It Is Not Drugs That Cause the Problems, It’s the Wholly Unwinnable War on Drugs

As a spliff fan, myself. . .

At a dinner party a couple of years ago I was lucky enough to be sat near one of my heroes, Roger Scruton — like being a couch away from Socrates at a symposium. But then, halfway through, the great man began sounding off on one of the two things he is completely and utterly wrong about (the other one being pop music): drugs.

By ‘drugs’, of course, dear, brave, brilliant Roger didn’t mean to include the alcohol he had been quaffing all evening nor yet the highly addictive yet legal nicotine death sticks of which the Fawn and I had partaken before dinner. What he meant was yer proper, actual, tabloid horror drugs: cocaine, ecstasy, LSD, heroin, and the deadly, evil ‘gateway’ drug they call ‘spliff’.

As something of a spliff enthusiast myself I thought this was a bit much. Especially coming from a man whose philosophy generally springs from the most rigorous logic and the soundest libertarian principles. And I was about to speak my mind when an elegant, distinguished fellow with a double-barrelled name sitting opposite did so for me. ‘When I was in the City I used heroin for ten years,’ he said. ‘It never did me any harm. Rather enjoyed it actually.’

Britain has a serious drug problem. The world has a serious drug problem. And the serious problem is this: we have collectively decided to make criminals of the billions of otherwise law-abiding citizens who wish to pursue the perfectly natural human instinct to seek occasional chemical or herbal escape from reality. We imprison people who shouldn’t be imprisoned. We waste money which would be better spent elsewhere. We increase crime, corruption and violence. We deny cash-crop farmers a living. We finance narco-wars. We enrich criminals. We destroy lives. The drugs ‘problem’, in other words, is almost entirely of our own making.

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3 thoughts on “It is not drugs that cause the problems, it’s the wholly unwinnable war on drugs”

  1. yaosxx says:27th August 2010 at 4:17 pmVery daring article James and on the whole spot on. Can’t thing of anyone else who would dare to write such an article in this way. Loved the ketamine/czarist ball episode!
  2. Dave Stocker says:30th August 2010 at 5:40 pmSpot on from me, too, James. In the TV documentary series you referred to, former Govt drugs advisor Nutt made a telling point. He said something like ‘[the government position] is clearly not about the science, it’s about morality.’ I have yet to hear a politician from either end of the political spectrum confidently articulate just which moral principle is invoked to justify drug prohibition. Could it be that pleasure ought to be earned thru’ hard graft, without shortcuts, or is it about protecting the vulnerable, or both, or something else? I’d like to hear what members of our new government would answer to a carefully-crafted question along these lines.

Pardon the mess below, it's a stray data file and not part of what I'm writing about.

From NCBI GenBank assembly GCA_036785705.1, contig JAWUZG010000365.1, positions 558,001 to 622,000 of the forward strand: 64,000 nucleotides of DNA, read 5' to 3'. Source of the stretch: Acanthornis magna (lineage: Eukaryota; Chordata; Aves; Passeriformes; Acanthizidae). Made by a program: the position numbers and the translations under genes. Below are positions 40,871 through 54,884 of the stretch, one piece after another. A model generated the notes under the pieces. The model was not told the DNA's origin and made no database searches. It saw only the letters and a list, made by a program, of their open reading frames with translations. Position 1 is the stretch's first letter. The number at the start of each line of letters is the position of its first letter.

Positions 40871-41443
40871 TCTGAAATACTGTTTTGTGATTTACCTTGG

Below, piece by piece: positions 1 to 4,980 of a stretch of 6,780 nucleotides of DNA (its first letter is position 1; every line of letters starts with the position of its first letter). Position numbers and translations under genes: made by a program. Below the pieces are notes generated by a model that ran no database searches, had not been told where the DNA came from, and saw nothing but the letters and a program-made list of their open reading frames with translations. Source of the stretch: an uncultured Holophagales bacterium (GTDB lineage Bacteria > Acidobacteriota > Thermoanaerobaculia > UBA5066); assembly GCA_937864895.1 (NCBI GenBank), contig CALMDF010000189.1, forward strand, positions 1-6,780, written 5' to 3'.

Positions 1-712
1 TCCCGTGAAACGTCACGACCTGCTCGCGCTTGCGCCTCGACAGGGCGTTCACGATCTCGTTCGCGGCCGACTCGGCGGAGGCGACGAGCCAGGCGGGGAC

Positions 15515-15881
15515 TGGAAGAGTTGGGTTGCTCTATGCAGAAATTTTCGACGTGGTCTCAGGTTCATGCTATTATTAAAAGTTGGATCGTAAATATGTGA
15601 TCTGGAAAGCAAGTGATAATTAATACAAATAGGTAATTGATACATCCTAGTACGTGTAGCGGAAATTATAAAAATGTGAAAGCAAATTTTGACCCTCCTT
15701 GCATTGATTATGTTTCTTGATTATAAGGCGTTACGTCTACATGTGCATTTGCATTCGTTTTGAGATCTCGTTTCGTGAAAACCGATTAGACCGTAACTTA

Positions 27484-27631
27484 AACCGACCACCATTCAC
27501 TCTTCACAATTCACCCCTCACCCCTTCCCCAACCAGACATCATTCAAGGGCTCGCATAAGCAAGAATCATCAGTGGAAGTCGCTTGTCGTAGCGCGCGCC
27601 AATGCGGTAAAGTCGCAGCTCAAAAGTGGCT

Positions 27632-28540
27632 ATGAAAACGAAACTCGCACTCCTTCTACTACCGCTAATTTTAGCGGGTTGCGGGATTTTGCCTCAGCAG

As I understand it, evolution is about the interaction between the individual ‘organism’ and the ‘environment’. Recreational drugs are increasingly part of the contemporary ‘environment’, and should perhaps be considered as an evolutionary force. Those who don’t handle them respectfully or are taken over by them will simply die, and it shouldn’t surprise us.



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Worrying about Pop Stars Who Don’t Do Drugs

Why the hell am I blogging about the Brit Awards? Because my wife wouldn’t let me watch Generation Kill! or Ross Kemp: Return To Afghanistan, that’s why. Just as well we did watch the Brits though, because this year the usual cheese-fest of girl bands and chart singles you’ve never heard of was interspersed with moments of pure brilliance.

First big excitement: our friend Florence Welch from down the road, who used to be our babysitter, getting the prize for best newcomer. Her band Florence And The Machine is great – particularly her Kiss With A Fist single – and she’s going to be deservedly huge. And she’s actually nice with it. Really nice. Go Florence! Go!

Second big excitement: The Killers’ Brandon Flowers. Crikey his speech when he gave the Outstanding Achievement award to the Pet Shop Boys was good. Guess it’s what comes of being a sweet Mormon boy: you don’t drink, you don’t smoke, you don’t do caffeine, you never ever pollute your brain with intoxicants or stimulants or fun-ulants of any kind. Result: you’re a pop star who can still string a sentence together.

As my friend Danielle Nay rightly points out, though, he seriously needs to get a new jacket. That military-style one with the feathered epaulettes has had way too many outings. Also, much as I admire – and envy – his drug-free articulacy, I still think there’s something basically wrong with pop stars not taking drugs. Bono especially. I bet he doesn’t take any drugs any more and he really ought to. Incredibly strong ones that prevent him from ever, EVER lecturing us on politics. Or making another pop record. Or doing anything, in fact, except living in a Syd-Barrett-style cupboard in Dublin or Ougadougou or wherever – and minding his own business.

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